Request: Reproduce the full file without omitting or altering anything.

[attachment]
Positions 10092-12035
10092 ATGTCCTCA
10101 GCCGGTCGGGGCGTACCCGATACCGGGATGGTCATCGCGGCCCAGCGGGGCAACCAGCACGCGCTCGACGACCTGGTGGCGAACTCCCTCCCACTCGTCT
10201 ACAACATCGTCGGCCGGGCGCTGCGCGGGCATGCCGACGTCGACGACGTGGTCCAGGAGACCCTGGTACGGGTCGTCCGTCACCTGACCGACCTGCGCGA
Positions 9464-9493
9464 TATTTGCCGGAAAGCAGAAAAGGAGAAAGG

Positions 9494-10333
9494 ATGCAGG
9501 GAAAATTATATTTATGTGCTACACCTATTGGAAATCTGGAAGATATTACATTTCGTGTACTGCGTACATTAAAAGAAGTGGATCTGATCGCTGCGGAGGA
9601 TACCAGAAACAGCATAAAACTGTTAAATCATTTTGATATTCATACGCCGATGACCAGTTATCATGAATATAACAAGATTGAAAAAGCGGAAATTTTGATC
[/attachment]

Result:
Positions 10092-12035
10092 ATGTCCTCA
10101 GCCGGTCGGGGCGTACCCGATACCGGGATGGTCATCGCGGCCCAGCGGGGCAACCAGCACGCGCTCGACGACCTGGTGGCGAACTCCCTCCCACTCGTCT
10201 ACAACATCGTCGGCCGGGCGCTGCGCGGGCATGCCGACGTCGACGACGTGGTCCAGGAGACCCTGGTACGGGTCGTCCGTCACCTGACCGACCTGCGCGA
Positions 9464-9493
9464 TATTTGCCGGAAAGCAGAAAAGGAGAAAGG

Positions 9494-10333
9494 ATGCAGG
9501 GAAAATTATATTTATGTGCTACACCTATTGGAAATCTGGAAGATATTACATTTCGTGTACTGCGTACATTAAAAGAAGTGGATCTGATCGCTGCGGAGGA
9601 TACCAGAAACAGCATAAAACTGTTAAATCATTTTGATATTCATACGCCGATGACCAGTTATCATGAATATAACAAGATTGAAAAAGCGGAAATTTTGATC